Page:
New Tools Star in Atlanta
A sampling of new products at the 2008 International Woodworking Fair
This past August, as I do every couple of years, I had Georgia on my mind. That’s when the FWW editors attend the biennial International Woodworking Fair (IWF) in Atlanta. It’s the place to be for anyone who understands the difference between a rabbit and a rabbet.
Like bloodhounds on a mission, we wandered the show floors, sniffing out a number of interesting new tools. Here’s a sampling of what we spotted. Look for some of the tools to get a full review in an upcoming issue of the magazine.
Delta Unveils Redesigned Unisaw
Delta’s new Unisaw is indeed new, as it has been completely re-engineered (see photo above). The old-fashioned splitter system has been replaced with a riving knife, so kickback is far less likely. A clever tool-free adjustment mechanism allows the same riving knife to be adjusted up or down for through-cuts or slot-cutting.
Three models will be available, all left-tilting—two 3-hp models with rip capacities of 36 in. or 52 in., and a single 5-hp model with a 52-in. rip capacity. The saws are made and assembled in Tennessee and powered by American-made Marathon motors.
For convenience, Delta put both the blade-elevation crank and the blade-tilt crank at the front of the saw. The blade-bevel gauge, which Delta claims is accurate to within 1/2 °, is located between the cranks. Stops for the blade-tilt (at 45° and 90°) are quickly and easily adjusted with large socket-head screws on the front of the cabinet, a system that’s easy to like. A tool-free arbor-lock makes single-wrench blade changes easy.
The Delta Unisaw will be available in early 2009. As we went to press, the price was not finalized. For more information, go to www.deltaportercable.com.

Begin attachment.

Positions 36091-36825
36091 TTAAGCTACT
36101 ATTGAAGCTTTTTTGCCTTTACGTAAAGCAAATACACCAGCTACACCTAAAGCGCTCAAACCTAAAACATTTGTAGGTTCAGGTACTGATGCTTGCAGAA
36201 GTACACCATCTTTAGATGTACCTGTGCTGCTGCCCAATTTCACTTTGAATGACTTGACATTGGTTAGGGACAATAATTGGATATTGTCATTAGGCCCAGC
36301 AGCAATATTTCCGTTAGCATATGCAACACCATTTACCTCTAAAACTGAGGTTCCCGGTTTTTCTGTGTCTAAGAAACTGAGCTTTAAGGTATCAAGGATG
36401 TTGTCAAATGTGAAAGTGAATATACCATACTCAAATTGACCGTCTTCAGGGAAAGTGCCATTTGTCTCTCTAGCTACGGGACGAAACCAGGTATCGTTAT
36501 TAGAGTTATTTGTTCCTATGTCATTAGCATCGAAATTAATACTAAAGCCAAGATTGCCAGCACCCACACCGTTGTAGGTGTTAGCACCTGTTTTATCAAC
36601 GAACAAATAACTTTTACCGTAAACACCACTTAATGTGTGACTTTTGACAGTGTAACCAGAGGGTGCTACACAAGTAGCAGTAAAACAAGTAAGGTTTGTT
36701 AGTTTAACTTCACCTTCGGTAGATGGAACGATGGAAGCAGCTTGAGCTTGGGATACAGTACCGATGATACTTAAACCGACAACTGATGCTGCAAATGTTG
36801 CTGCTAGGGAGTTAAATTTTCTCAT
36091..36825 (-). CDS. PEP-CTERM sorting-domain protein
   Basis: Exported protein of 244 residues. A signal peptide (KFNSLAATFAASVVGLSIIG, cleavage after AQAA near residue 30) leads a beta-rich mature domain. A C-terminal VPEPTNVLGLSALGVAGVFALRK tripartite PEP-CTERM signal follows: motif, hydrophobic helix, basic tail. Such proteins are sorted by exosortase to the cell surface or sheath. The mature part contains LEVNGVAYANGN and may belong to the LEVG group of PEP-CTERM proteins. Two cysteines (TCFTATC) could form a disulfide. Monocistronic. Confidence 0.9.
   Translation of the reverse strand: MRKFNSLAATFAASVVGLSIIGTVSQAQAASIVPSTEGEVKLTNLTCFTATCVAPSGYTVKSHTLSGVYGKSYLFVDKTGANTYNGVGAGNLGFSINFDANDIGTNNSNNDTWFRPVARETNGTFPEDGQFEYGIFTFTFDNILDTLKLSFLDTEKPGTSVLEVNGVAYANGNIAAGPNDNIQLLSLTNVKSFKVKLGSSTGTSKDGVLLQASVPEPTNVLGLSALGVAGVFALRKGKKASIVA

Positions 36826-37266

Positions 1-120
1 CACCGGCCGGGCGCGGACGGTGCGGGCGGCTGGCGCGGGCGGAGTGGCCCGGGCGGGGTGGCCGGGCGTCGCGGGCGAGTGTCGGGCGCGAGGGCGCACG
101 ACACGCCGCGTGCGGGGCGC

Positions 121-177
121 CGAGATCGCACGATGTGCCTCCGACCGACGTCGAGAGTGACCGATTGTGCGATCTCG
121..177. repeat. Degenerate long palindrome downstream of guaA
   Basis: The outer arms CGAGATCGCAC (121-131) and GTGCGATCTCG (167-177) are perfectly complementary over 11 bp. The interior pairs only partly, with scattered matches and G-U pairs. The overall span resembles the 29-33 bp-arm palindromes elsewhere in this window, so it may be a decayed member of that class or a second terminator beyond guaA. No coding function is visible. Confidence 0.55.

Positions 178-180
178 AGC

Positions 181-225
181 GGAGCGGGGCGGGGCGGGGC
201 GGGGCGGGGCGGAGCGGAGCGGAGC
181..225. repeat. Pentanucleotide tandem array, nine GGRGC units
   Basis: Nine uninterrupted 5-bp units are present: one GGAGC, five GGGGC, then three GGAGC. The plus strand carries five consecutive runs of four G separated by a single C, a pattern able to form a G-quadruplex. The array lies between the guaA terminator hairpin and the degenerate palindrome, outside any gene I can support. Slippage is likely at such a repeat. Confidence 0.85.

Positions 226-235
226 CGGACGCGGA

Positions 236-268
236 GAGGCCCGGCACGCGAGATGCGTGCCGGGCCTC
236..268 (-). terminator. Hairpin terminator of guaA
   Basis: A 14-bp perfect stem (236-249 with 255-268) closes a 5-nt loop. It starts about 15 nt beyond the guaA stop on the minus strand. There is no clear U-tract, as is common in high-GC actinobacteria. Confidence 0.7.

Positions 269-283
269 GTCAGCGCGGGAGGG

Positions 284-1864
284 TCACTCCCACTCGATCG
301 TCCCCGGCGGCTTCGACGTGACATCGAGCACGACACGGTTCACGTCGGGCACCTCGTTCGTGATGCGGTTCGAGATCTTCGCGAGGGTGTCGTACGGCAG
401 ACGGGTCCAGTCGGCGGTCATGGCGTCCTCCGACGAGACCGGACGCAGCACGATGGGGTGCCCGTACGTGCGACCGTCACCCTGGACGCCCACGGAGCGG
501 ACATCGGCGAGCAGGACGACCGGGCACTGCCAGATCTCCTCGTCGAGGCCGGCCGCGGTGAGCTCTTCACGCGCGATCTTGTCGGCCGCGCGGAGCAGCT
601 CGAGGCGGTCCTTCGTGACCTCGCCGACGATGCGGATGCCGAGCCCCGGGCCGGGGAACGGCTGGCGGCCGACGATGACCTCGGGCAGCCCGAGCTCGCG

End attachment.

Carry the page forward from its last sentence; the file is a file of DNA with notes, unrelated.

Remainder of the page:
Bessey upgrades K Body
Bessey Tools has improved its venerable K Body parallel clamp. The new clamp, called the K Body Revo, has some advantages over the original model.
Each jaw has about 30% more surface area. A larger, soft-grip handle makes it easier to add extra force when tightening the clamp. According to Bessey, the new clamp can generate 1,500 lb. of pressure, a significant improvement over the older model.
Also new is a plastic end piece that keeps the bar from tipping when the jaws are working close together. This end piece is removable, so you can remove and reverse the jaw and use the clamp as a spreader. The Bessey K Body Revo is made in eight lengths ranging from 12 in. to 98 in. You’ll pay about $36 for a 12-in. model; $50 for a 50-in., and $72 for a 98-in. You can find more information at www.besseytools.com.
Affordable slot mortiser from Laguna
At the Laguna booth, we found the new Platinum Series Slot Mortiser that sells for $995. The machine is powered by a 3-hp, 220v reversible motor with a 5/8-in-dia. chuck. The 8-in.-deep by 19-1/2 -in.-long worktable moves 5-1/2 in. vertically, 5-1/2 in. front to back, and 11 in. side to side. To learn more, visit www.lagunatools.com.
Steel City portable planer has spiral cutterhead
At the Steel City Tool Works booth, we saw the first portable planer equipped with a spiral cutterhead.
The planer, model number 40200H, will be available in November. Expect to pay about $750. The same planer, with a straight-knifed cutterhead, model 40200, costs around $440. For more information, go to www.steelcitytoolworks.com.
Side rabbet plane from Lee Valley
Lee Valley showed us its new side rabbet plane. We’ve all cut rabbets, dadoes, and grooves that end up slightly narrow. When that happens, the best solution for a perfect fit is to trim the side walls. That’s what the side rabbet plane is designed to do.
It can be used in rabbets, dadoes, and grooves as deep as 1/2 in. and as narrow as 3/16 in. The cast-iron plane body has two cutting blades made from 01 tool steel, one on each side of the plane body, plus a spring-loaded pivoting handle that can be used in either hand to cut in either direction along the rabbet, dado, or groove. The Veritas Side Rabbet Plane sells for $140. For more information, go to www.leevalley.com.
Powermatic rolls out flagship bandsaw
Designed as a no-compromise machine from the ground up, the PM1800 stood at the front of the Powermatic booth, clearly the company’s big news at the show. The price tag is high for an 18-in. bandsaw, but this one seems to have everything a serious woodworker needs.
Unique blade guides are just one of the innovations on this 5-hp machine. For $4,000, you get an industrial strength saw built to make flawless resaw cuts in your widest planks and cut smooth curves with your tiniest blades. For more information, go to www.powermatic.com.